Liked by 1 person

  5. That’s great advice, not just for editors but for writers too. I’ve been a Beta Reader for a number of other writers (who’ve read for me too) and over time I changed my way of phrasing things as I realised I could be a bit blunt sometimes. The tips you mention like the passive voice can make such a difference in how the critique reads.

    It’s interesting because I always thought I was quite thin-skinned, and I realised that when it comes to edits and critiques I’m actually pretty thick-skinned. Which is nice for me, but it does mean I need to be careful of how I phrase my critiques of other people’s writing.

    By the way, I loved the link to the matrix 🙂 it works really well! And

    Liked by 1 person

    1. Glad you liked the link to the Matrix. 🙂 Looks like your comment got cut off, hope I didn’t miss something! I think I’m fairly thick-skinned when it comes to being critiqued – and you’re right that this makes me have to be even more aware of others when I critique them. Of course, I haven’t written a novel yet…I suspect I’d be more twitchy about feedback on that than on something like business writing. 😉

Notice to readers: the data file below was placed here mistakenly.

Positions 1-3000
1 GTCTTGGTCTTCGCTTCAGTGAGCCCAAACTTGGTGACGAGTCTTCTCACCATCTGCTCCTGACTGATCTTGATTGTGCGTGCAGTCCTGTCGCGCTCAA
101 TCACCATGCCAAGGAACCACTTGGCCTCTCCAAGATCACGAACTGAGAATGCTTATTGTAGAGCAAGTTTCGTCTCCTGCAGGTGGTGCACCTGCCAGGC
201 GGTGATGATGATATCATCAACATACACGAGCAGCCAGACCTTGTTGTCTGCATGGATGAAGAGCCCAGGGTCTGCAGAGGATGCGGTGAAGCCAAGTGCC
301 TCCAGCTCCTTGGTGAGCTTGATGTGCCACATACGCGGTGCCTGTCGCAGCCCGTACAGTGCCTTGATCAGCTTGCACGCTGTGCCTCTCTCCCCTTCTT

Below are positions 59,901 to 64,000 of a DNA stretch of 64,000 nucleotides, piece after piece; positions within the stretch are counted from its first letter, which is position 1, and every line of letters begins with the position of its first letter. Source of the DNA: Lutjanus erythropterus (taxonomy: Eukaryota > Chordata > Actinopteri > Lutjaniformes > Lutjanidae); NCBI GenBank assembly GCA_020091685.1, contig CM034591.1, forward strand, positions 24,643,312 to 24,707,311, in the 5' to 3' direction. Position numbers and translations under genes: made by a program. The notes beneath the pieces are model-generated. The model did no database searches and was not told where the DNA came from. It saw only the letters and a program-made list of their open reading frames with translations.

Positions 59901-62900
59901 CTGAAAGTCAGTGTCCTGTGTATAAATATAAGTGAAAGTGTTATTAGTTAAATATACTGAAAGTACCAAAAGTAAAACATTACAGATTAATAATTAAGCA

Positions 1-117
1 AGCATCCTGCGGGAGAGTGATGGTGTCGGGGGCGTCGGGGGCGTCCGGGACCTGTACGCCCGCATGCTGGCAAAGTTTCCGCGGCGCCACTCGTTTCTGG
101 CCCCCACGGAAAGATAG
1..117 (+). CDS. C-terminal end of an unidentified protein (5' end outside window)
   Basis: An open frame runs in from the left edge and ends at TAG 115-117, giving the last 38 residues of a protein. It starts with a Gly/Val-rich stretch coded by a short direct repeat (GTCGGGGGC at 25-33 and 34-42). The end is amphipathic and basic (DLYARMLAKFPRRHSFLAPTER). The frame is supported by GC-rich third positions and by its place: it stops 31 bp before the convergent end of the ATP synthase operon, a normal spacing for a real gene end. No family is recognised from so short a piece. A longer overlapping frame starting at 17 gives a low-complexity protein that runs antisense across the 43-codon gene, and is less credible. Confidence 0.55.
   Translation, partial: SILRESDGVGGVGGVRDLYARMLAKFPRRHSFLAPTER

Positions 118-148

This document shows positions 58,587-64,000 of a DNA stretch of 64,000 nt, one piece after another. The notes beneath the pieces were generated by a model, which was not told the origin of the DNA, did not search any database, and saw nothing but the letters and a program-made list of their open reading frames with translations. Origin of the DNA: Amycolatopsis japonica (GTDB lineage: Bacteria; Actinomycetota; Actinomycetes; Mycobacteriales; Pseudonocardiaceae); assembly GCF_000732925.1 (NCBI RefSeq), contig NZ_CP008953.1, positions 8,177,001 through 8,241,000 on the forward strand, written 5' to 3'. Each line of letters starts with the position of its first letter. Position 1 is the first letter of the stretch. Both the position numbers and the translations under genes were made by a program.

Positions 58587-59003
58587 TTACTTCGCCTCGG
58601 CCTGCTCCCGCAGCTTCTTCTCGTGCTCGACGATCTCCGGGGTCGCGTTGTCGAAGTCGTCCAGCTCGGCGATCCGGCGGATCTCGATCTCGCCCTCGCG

1. Oh, I’m not sure what was following that last comment. Hmm – might just have been a brain fart on my part or something. Either way I don’t think it was important 🙂

        A novel is definitely a much more sensitive thing than any other kind of writing. That said, when I trust the person in question I love getting critical remarks because I really feel then that I’m being pushed to do better, and I really thrive on that. I think it’s a real special thing to establish a trusting relationship between writer and editor / writer and critique partner.

        Liked by 1 person

  6. I couldn’t agree more!!! Great tips.
    Nothing is more irksome to me than someone crossing out my text and revising it as a way of giving feedback. (Yes, that has happened.) When giving feedback, the hardest part is letting go of one’s own ego in order to be constructive. I often have to force myself to avoid thinking, “This is how I would have written this scene.”

    Liked by 1 person

    1. Glad you liked it! I love your point about letting go of the ego.